Remembering the golden years of Norwich’s Cafe Royal

Norwich's Cafe Royal restaurant in London Street, once THE place to go for fine dining.

Norwich's Cafe Royal restaurant in London Street, once THE place to go for fine dining. - Credit: Archant

It was a taste and a flavour of the exotic which changed the eating habits of the people of the city and county... well, those with a few bob in their pockets.

Dining in splendour at the Cafe Royal.

Dining in splendour at the Cafe Royal. - Credit: Archant

This was the Cafe Royal in London Street, Norwich, which was opened by Cristofero Fasola in 1887, who arrived from running restaurants in Bournemouth and Brighton, introducing menus set out in French with waiters from Italy... and he welcomed his customers with a smile and a bow.

He turned former insurance offices in London Street, next to the then-offices of the Eastern Daily Press and Eastern Evening News, into the most glamorous eating house in the city.

Cristofero was also a fine yachtsman and soon the sailing fraternity were beating a path to his door. The place was packed.

In fact he made enough money to retire to Switzerland and so it came to be that a man would arrive in his place who would become the most famous restaurateur in the city. Even those who never set foot in the place had heard of Carlo Angelo Rayna.

Born in Milan, he left school aged ten and did various jobs in Europe before arriving in this country where he met Cristofero. He jumped at the chance of coming to Norwich and taking over the Cafe Royal in 1895 with his wife.

Whiffler of the Evening News wrote many years ago: 'A son of Italy, he naturally took a pride in carrying on the business in the style of his predecessor. He had all the winning manners of the polished Continental, coupled with a most friendly disposition. His keen sense of humour also appealed to his customers.

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'Carlo, as he was often familiarly addressed, was frequently invited by his patrons to join them at coffee and cigars for the pleasure of his company,' we wrote.

Norwich had never seen the like before. This was OUR Cafe Royal and it became famous not only in Norfolk but across the region.

He made a point of personally greeting his patrons and it was said he moved among his company with dignity and graciousness while at the same time was always ready to savour a joke with a customer.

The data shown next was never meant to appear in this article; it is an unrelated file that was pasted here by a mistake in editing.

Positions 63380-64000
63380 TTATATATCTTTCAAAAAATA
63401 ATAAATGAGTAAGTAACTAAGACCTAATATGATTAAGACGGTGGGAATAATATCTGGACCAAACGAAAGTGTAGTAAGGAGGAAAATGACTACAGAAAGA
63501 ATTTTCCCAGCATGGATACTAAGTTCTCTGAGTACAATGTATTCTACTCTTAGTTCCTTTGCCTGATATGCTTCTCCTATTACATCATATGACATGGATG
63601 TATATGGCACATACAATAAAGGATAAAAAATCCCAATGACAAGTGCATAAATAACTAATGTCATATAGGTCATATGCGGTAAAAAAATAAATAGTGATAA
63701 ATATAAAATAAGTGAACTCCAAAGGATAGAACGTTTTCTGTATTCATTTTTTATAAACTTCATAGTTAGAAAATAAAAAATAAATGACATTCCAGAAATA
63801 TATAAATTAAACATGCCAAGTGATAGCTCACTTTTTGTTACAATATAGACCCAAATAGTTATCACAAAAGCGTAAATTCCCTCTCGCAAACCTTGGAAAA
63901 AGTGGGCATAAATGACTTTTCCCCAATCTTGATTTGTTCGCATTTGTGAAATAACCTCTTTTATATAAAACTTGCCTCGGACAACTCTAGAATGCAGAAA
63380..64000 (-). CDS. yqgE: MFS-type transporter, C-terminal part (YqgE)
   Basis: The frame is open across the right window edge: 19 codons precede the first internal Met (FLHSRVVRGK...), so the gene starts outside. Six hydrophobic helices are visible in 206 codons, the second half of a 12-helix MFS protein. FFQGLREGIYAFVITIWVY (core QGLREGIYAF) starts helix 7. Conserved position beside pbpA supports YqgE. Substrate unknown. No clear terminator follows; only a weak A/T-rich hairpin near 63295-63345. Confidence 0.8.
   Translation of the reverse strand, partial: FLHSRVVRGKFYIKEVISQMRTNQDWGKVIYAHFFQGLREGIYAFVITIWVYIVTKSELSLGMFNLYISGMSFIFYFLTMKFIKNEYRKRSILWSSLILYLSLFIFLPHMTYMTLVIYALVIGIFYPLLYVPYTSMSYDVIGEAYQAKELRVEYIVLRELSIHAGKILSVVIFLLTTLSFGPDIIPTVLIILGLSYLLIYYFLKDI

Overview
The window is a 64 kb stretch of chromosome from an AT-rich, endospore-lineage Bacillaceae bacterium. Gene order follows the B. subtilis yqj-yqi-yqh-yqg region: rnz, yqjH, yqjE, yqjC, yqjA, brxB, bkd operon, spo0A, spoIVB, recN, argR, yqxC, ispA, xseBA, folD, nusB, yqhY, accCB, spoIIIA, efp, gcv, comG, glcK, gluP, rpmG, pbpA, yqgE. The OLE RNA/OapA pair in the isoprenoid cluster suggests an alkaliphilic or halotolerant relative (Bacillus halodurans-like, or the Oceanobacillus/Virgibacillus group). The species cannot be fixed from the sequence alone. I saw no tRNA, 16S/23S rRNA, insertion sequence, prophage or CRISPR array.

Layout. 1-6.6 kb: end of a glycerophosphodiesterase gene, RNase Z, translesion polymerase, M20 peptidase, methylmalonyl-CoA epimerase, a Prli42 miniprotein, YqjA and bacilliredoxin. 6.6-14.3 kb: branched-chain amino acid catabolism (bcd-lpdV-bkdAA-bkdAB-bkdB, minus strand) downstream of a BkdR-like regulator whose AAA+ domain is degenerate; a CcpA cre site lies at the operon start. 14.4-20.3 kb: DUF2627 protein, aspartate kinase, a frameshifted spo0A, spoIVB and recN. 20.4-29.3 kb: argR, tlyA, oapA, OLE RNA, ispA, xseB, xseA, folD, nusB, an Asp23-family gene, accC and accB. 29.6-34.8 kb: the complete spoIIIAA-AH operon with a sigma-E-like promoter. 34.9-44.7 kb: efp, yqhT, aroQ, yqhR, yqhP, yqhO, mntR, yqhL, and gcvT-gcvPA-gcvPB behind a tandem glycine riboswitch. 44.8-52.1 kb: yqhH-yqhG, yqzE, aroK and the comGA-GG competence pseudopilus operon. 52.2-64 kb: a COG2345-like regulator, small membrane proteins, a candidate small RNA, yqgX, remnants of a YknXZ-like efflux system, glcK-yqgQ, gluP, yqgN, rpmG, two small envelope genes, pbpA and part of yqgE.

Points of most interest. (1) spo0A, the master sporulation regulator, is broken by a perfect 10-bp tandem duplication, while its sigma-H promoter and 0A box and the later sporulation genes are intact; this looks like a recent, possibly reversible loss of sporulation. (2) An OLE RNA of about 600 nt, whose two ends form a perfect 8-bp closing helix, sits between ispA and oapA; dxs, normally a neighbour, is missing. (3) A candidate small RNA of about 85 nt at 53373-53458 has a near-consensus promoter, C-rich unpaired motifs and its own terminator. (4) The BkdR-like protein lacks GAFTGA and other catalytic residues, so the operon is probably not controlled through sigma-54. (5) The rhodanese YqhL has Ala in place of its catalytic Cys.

At the time of the Norfolk and Norwich Triennial Musical Festival many eminent conductors and artist were to be seen at the tables and in 1900, a complimentary dinner was provided for George Gilbert, who was running his circus at the Agricultural Hall.

One of the special dishes was 'Bombe a la Circus: anchoise sur toast a' la George Gilbert, extra devilled.'

Most of the staff at the Cafe Royal stayed. Carlo looked after them well.

There was Luigi, a curly-haired little man who was a born waiter, balancing dishes like a conjuror and adding up complicated bills in his head in seconds.

Then there was Cesare Carreta, volcanic and unpredictable with a magnificent moustache, and Romeo Paggani, described as bent and grumpy but capable of sudden explosions of sardonic wit.

Ernest, the kitchen 'boy' and Wilfred the pantryman – they were all great characters in old Norwich.

Carlo was one of the first owner/drivers of a motor car in the city. When he retired in 1932 his son Stanley, who had been to Norwich Grammar School and trained in Italy and London, took over but times were changing.

He introduced a snack luncheon bar but it was the end of the road for the Cafe Royal. War was looming and the cafe closed in 1938. It was taken over by brewers Steward & Patteson but the glory days were over. In recent times the building has been the offices of the Nationwide Building Society.

Stanley told a farewell gathering: 'I was born and bred in this house. I hardly dare think what would be the feelings of my father had he found himself in a similar position to me tonight.'

Following the sale Stanley served as a captain the Royal Army Catering Corps during the war and then he ran the Innisfallen and Clarendon hotels on Unthank Road, Norwich.

His hobby was electrical engineering and he was one of the first people in Norwich to own a television set, in the days when only the London transmitting station was opened. He died in 1956.